Beyoncé, Borrowing, and the Beast

I like Beyoncé a lot. Am I jeopardizing my (completely unestablished) reputation by writing this? Maybe. But it’s Beyoncé. Everyone likes her. Except, perhaps, for South African photographer Pieter Hugo.

If you have seen Beyoncé’s video for “Run the World (Girls),” you may remember her holding two hyenas on a chain.

She’s making reference to Hugo and his series The Hyena & Other Men. Hugo’s fascination with the “Hyena Men” came about after a friend e-mailed a picture he had taken of a man walking a hyena on a chain in Lagos, Nigeria. The men, called “Gadawan Kura” (rough translation: “hyena guides”), were surrounded by myth and mystery and largely assumed to be drug dealers, bodyguards, thieves, and debt collectors. In fact they are itinerant performers who tame and work with hyenas, monkeys, and rock pythons to entertain and to sell traditional medicine. They are all related, and the tradition is passed down generation to generation. Through a journalist friend and a Nigerian reporter, Hugo was put in contact with the Gadawan Kura, who agreed to let Hugo travel with them for eight days. Two years later, with the project feeling unresolved, Hugo returned to Nigeria and took more photos. These images are more intimate, more informal, and reflect the trust and understanding the artist had developed with the hyena guides two years earlier and maintained over the interim.

Hugo’s fascination with the men and their relationship with the animals—at times doting, at times brutal—led to this series. It was this paradoxical relationship, and not the spectacle that surrounded their performances, that led to Hugo’s portraits. Thematically, Hugo explores the hybridization of the urban and the wild; the interplay of dominance, submission, and codependence; and the fraught relationship we have with ourselves, nature, and animals. In his text on the series, Hugo writes:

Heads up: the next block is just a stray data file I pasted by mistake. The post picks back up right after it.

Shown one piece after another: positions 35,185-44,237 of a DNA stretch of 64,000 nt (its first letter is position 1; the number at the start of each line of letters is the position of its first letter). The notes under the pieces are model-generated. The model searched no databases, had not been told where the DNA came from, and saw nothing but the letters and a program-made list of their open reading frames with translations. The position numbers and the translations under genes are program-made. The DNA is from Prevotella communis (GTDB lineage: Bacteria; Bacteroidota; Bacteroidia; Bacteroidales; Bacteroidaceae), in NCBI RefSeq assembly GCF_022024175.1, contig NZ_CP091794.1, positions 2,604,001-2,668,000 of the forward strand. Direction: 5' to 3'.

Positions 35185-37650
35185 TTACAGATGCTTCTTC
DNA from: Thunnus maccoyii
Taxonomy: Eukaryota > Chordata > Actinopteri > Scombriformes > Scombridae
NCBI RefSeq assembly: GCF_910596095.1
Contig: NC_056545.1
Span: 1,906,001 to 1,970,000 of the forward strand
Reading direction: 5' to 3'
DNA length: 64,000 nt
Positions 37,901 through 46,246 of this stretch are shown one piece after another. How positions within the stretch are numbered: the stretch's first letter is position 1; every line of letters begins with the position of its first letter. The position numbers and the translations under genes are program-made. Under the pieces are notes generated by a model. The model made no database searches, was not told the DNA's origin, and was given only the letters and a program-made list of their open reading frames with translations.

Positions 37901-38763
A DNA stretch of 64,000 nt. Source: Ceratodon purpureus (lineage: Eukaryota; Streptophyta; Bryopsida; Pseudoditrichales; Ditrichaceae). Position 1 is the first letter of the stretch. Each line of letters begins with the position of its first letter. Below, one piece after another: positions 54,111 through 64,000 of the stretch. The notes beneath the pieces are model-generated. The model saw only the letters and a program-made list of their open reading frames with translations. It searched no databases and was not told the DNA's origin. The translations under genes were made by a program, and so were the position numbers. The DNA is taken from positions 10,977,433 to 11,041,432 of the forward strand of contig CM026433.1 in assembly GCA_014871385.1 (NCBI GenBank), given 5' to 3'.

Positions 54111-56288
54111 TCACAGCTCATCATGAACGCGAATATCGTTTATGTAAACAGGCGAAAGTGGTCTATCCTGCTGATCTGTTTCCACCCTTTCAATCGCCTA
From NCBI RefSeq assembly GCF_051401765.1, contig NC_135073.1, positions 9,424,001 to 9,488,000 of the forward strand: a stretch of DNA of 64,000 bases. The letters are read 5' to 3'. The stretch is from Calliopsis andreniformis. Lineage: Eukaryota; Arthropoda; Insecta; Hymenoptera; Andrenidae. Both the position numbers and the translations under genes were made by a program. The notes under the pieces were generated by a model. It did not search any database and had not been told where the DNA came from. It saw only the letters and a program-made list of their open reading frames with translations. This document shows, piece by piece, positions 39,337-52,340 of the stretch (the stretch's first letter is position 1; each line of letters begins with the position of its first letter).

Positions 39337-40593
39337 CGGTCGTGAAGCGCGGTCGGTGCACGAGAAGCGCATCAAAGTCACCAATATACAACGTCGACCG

When I asked Nigerians, “How do you feel about the way they treat animals,” the question confused people. Their responses always involved issues of economic survival. Seldom did anyone express strong concern for the well-being of the creatures. Europeans invariably only ask about the welfare of the animals, but this question misses the point. Instead, perhaps, we could ask why these performers need to catch wild animals to make a living. Or why they are economically marginalized. Or why Nigeria, the world’s sixth largest exporter of oil, is in such a state of disarray.

The NCMA has been fortunate enough to have one of Hugo’s hyena photos, Abdullahi Mohammed with Mainasara, on long-term loan. You can see it in the Modern and Contemporary Galleries in West Building.

Beyoncé’s use of the Hyena Men imagery raises questions about appropriation and exploitation, for the Gaduwan Kura and Pieter Hugo were never credited or compensated. The artist has said this about the singer’s video: “I don’t particularly like the Beyoncé song. It all seems so derivative—the music, the imagery … I’m sure the Hyena Men are wondering if they’re going to get paid!”

As for Beyoncé, she has released a statement acknowledging her use of “references” in her videos and stating, “I’ve always been fascinated by the way contemporary art uses different elements and references to produce something unique.”

Whatever your feelings on plagiarism, exploitation, and pop culture, I’m pretty sure we can all agree on the awesomeness of the original. We also have a second Hugo photograph, Naasra Yeti, from his series Permanent Error. It is equally as arresting, stirring, and beautiful. Come by and see them. You won’t be disappointed.

P.S. The New Yorker wrote about it first. So did The Guardian.

—Catherine Smith is a curatorial intern at the NCMA.

Image: Pieter Hugo, Abdullahi Mohammed with Mainasara, Ogere-Remo, Nigeria, 2007, chromogenic print, On loan from the collection of Dr. Carlos Garcia-Velez

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